A master of historical fiction (Fatherland; Pompeii), Harris has earned fans the world over for his thrilling stories and complex characters. In depicting the run-up to Britain’s involvement in World War II, Harris focuses on the fateful Conference of Munich. Hugh Legat, private secretary to Prime Minister Chamberlain, and Paul von Hartmann, a member of the German diplomatic corps, are former friends who studied together at Oxford. Six years after their last meeting, they now find themselves on opposite sides of the looming war—or do they? Hartmann’s loyalties may not be as clear-cut as they first appear. 

    Fools and Mortals, by Bernard Cornwell
    Imagine watching the first stage production of A Midsummer Night’s Dream in 1595 through the eyes of Shakespeare’s brother Richard, a handsome albeit grifting actor without a penny to his name. Jealous of William’s domination of the London stage, and bitter that William barely lifts a finger to help him, Richard is accused of a crime whose punishment is death. While showcasing the art of stagecraft in the Elizabethan era, Fools and Mortals also invites viewers to visit the darker underbelly of London as Richard tries desperately to clear his name.

    The Girls in the Picture, by Melanie Benjamin
    The bestselling author of Swans of Fifth Avenue sets her sights on the West Coast in a story about the friendship between two Hollywood legends at the dawn of Hollywood: “America’s Sweetheart” herself, Mary Pickford, and award-winning screenwriter (“scenarist”) extraordinaire Frances Marion. The year is 1914, the U.S. has not yet entered The Great War, and the silent film industry is thriving. Despite their financial and creative successes, both women find their ambitions curtailed to a degree, and the introduction of “talkies” may very well end Mary’s career, just as Marion’s is picking up steam. Perfect for fans of A Touch of Stardust, by Kate Alcott, and Silent Murders, by Mary Miley.

    Blood Sisters, by Jane Corry
    As a follow-up to My Husband’s Wife, Sisters provides even more twists and turns than Corry’s debut thriller. In 2001, a car crash claimed three victims. Although two of the girls survived the ordeal, fifteen years later their lives remain damaged. Kitty resides in an institution, unable to remember or communicate about her past, while Alison’s new job teaching art at a men’s prison puts her in more danger than she realizes. Dual POVs add to the rising tension throughout.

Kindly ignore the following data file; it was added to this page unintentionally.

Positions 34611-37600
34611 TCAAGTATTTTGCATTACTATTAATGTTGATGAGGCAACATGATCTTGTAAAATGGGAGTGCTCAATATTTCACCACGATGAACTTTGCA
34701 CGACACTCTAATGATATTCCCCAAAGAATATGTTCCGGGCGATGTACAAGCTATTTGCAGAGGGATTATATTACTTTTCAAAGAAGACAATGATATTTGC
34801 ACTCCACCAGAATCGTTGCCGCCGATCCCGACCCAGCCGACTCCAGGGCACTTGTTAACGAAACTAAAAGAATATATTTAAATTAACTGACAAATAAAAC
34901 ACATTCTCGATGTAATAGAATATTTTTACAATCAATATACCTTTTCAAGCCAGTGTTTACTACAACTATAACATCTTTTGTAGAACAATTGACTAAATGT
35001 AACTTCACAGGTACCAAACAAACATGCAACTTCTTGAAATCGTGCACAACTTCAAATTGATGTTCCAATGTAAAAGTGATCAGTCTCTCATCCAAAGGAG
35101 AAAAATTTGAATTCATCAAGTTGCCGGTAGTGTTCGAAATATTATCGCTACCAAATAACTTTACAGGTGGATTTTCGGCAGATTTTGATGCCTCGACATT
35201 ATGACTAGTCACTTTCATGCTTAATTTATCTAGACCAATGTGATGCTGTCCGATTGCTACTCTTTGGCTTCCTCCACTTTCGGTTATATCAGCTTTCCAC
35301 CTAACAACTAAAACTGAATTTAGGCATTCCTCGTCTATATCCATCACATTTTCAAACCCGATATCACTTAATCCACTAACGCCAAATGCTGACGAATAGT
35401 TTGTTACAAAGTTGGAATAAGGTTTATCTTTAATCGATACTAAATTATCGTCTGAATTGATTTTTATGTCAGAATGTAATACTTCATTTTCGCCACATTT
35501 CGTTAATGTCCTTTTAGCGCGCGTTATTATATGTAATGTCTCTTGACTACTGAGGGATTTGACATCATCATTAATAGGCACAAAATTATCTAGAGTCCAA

The Immortalists, by Chloe Benjamin
    When the Gold siblings (Simon, Klara, Daniel, Varya), growing up in New York City in 1969, hear rumors that a mystic fortune teller is in town revealing people’s death dates, they line up to have their fates revealed. Through the next fifty years, we learn how the answer to that question has informed and perhaps guaranteed the course of their very different lives. A story about family, faith, and the power of illusion to overtake reality, The Immortalists promises to be literary fiction of the highest caliber.

    The Largesse of the Sea Maiden, by Denis Johnson
    The great Denis Johnson (Jesus’ Son became a film starring Billy Crudup and Samantha Morton; Tree of Smoke won the National Book Award and was a finalist for the Pulitzer Prize) passed away last May, but his final publication revives his trademark empathy for the downtrodden—the “losers” and “failures” of the world. This collection of short stories concerns alcoholics, criminals, advertising execs, and even a couple of writers, all of whom grapple for understanding in a tough world. In Johnson’s hands, the result will be pure poetry.

    Eternal Life, by Dara Horn
    Rachel made a bargain 2,000 years ago to spare the life of her son, and it worked. What did she give up in return? Her own death. In other words, she’s been forced to live forever but at this point—dozens of husbands and hundreds of children later—she desperately wishes to shuffle off this mortal coil. Her fellow traveler in the realm of immortality is a man she once loved, Elezar, who’s determined to keep her in his sights. Salvation may arrive in the form of Rachel’s latest granddaughter, who’s studying DNA and anti-aging and growing closer to discovering Rachel’s secret.

    It Occurs to Me That I Am America: New Stories and Art, edited by Jonathan Santlofer
    Some of the world’s finest and most beloved artists and writers have come together for this anthology of fiction and artwork dedicated to understanding, reaffirming, and celebrating democracy. Contributors include Mary Higgins Clark, Lee Child, Neil Gaiman, Joyce Carol Oates, Richard Russo, Alice Hoffman, Elizabeth Strout, Louise Erdrich, Walter Mosley, Julia Alvarez, Art Spiegelman, Sara Paretsky, Alice Walker, Paul Theroux, Susan Isaacs, Ha Jin, Roz Chast, and Joyce Maynard, among others. Its publication couldn’t be more timely or important. As the Executive Director of the ACLU, Anthony D. Romero puts it, “History has shown the crucial role artists play in challenging injustice during times of crisis.”

    What are you excited to read in January?

    The post The Best New Fiction of January 2018 appeared first on Barnes & Noble Reads.